Carter Harrison, Jr.
|Carter Harrison, Jr.|
|37th Mayor of Chicago|
|Preceded by||George Bell Swift|
|Succeeded by||Edward Fitzsimmons Dunne|
|40th Mayor of Chicago|
|Preceded by||Fred A. Busse|
|Succeeded by||William Hale Thompson|
April 23, 1860|
|Died||December 25, 1953
|Spouse(s)||Edith Ogden Harrison|
|Children||Carter Harrison V, Edith Ogden Harrison II|
Carter Henry Harrison, Jr. (April 23, 1860, Chicago, Illinois - December 25, 1953; buried in Graceland Cemetery) served as Mayor of Chicago (1897–1905 and 1911–1915). The City's 30th mayor, he was the first actually born in Chicago.
Like his father, Carter Harrison, Sr., Carter Harrison, Jr. gained election to five terms as Chicago's mayor. Educated in Saxe-Altenburg, Germany, Harrison returned to Chicago to help his brother run the Chicago Times, which their father bought in 1891. Under the Harrisons the paper became a resolute supporter of the Democratic Party, and was the only local newspaper to support the Pullman strikers in the mid-1890s.
As with his father, Harrison did not believe in trying to legislate morality. As mayor, Harrison believed that Chicagoans' two major desires were to make money and to spend it. During his administrations, Chicago's vice districts blossomed, and special maps were printed to enable tourists to find their way from brothel to brothel. The name of one Chicago saloon-keeper of the time supposedly entered the English language as a term for a strong or laced drink intended to render unconsciousness: Mickey Finn.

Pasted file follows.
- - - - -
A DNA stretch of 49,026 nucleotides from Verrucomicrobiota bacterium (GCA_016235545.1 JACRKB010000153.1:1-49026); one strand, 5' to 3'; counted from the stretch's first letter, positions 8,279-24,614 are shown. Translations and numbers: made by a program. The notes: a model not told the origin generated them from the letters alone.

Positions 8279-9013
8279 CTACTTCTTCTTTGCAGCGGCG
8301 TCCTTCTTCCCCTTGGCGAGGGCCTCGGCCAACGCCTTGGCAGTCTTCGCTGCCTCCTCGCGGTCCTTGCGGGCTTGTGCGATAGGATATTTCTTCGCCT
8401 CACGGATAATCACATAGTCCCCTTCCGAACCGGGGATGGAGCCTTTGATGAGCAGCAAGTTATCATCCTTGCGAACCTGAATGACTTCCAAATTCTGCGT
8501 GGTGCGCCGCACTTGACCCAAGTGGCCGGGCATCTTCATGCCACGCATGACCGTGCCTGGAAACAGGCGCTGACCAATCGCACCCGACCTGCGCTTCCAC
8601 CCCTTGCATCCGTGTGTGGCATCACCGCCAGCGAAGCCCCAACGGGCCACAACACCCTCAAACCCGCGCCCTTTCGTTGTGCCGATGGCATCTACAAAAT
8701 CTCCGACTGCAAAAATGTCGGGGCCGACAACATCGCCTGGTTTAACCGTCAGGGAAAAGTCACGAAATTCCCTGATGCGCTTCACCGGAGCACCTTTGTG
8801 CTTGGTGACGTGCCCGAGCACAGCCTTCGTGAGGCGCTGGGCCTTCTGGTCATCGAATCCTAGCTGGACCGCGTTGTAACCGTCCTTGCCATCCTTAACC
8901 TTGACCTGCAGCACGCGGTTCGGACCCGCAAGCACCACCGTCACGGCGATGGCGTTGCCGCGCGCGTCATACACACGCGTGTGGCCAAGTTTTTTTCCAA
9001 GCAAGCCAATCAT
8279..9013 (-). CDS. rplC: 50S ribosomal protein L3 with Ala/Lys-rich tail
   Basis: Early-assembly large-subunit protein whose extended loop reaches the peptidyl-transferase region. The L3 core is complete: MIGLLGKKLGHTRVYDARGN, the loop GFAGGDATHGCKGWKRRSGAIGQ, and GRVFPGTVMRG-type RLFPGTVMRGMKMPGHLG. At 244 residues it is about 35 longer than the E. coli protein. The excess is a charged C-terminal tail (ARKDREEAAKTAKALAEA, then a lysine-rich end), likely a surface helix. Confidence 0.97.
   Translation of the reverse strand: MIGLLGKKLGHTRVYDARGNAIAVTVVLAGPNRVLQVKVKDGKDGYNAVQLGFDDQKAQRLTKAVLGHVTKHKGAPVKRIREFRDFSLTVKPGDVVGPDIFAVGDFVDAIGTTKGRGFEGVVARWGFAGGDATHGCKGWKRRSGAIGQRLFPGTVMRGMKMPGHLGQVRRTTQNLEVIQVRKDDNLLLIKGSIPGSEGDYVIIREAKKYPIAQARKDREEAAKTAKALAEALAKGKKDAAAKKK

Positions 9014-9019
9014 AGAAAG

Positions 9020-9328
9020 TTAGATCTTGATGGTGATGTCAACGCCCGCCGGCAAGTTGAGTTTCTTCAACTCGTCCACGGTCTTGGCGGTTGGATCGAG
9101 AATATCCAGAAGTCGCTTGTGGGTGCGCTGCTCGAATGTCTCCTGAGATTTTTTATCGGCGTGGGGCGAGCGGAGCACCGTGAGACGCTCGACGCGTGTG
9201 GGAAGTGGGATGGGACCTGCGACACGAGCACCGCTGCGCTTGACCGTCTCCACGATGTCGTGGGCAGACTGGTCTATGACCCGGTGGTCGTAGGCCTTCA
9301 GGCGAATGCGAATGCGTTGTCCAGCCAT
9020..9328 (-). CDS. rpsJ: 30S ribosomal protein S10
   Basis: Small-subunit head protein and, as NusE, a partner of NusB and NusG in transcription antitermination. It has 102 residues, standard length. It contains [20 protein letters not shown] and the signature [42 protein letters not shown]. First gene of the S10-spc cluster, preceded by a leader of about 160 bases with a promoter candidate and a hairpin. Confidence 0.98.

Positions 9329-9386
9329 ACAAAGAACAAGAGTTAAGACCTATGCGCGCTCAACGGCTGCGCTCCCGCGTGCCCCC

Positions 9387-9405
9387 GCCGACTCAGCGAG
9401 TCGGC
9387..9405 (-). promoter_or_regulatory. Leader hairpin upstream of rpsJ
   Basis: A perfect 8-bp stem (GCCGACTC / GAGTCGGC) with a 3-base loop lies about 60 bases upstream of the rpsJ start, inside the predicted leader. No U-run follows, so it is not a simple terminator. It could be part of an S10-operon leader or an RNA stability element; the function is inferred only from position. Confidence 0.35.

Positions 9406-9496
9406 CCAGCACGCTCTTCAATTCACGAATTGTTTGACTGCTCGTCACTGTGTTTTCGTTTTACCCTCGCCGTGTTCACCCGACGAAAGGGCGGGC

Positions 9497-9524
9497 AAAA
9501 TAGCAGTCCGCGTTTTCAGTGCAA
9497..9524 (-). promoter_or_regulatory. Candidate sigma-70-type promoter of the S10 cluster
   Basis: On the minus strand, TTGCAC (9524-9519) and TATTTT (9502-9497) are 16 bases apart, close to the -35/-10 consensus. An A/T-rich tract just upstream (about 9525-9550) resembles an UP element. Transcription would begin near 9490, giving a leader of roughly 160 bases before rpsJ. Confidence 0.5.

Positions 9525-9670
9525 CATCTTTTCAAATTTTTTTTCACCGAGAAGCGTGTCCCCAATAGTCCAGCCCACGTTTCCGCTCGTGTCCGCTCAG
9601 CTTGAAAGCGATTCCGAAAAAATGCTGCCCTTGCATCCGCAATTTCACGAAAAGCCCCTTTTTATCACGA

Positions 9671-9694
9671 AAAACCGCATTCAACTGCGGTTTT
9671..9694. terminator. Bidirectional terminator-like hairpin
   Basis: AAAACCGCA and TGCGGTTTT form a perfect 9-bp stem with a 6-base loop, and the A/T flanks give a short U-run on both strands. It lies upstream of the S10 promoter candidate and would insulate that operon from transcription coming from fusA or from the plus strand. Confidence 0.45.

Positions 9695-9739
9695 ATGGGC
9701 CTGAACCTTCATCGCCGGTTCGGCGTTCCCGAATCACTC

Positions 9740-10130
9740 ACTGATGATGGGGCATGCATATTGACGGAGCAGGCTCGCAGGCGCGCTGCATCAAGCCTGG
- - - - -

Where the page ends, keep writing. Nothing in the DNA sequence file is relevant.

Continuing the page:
However, Harrison was seen as more of a reformer than his father, which helped him garner the middle class votes his father had lacked. One of Harrison's biggest enemies was Charles Yerkes, whose plans to monopolize Chicago's streetcar lines were vigorously attacked by the mayor. During his final term in office, Harrison established the Chicago Vice Commission and worked to close down the Levee district, starting with the Everleigh Club brothel on October 24, 1911.
Harrison was a hopeful for the 1904 Democratic nomination for President, but was unable to negotiate his way through a tangle of conflicting loyalies to different Party bosses; the nomination went to Alton B. Parker, who was soundly defeated by Theodore Roosevelt.
In 1915, when Harrison left office, Chicago had essentially reached its modern size in land area, and had a population of 2,400,000; the city was moving inexorably into its status as a major modern metropolis. He and his father had collectively been mayor of the city for 21 of the previous 36 years.
Harrison wrote his autobiography, not once but twice; his wife, Edith Ogden Harrison, was a well-known writer of children's books and fairy tales in the first two decades of the twentieth century.
|Wikimedia Commons has media related to: Carter Harrison, Jr.|
- "Starts Vice War; Mayor in Fight to Clean Up City". Chicago Daily Tribune (Chicago Tribune): pp. 1. 1911-10-25.
- Abbot, Willis John (1895). "The Harrison Family". Carter Henry Harrison: A Memoir. New York: Dodd, Mead & Company. pp. 1–23. http://books.google.com/books?id=kC2kX7QZ9LgC&pg=PA3#v=onepage&q&f=false.
- Page, Richard Channing Moore (1893). "Randolph Family". Genealogy of the Page Family in Virginia (2 ed.). New York: Press of the Publishers Printing Co.. pp. 249–272. http://books.google.com/books?id=cOBBAAAAMAAJ&pg=PA247#v=onepage&q&f=false.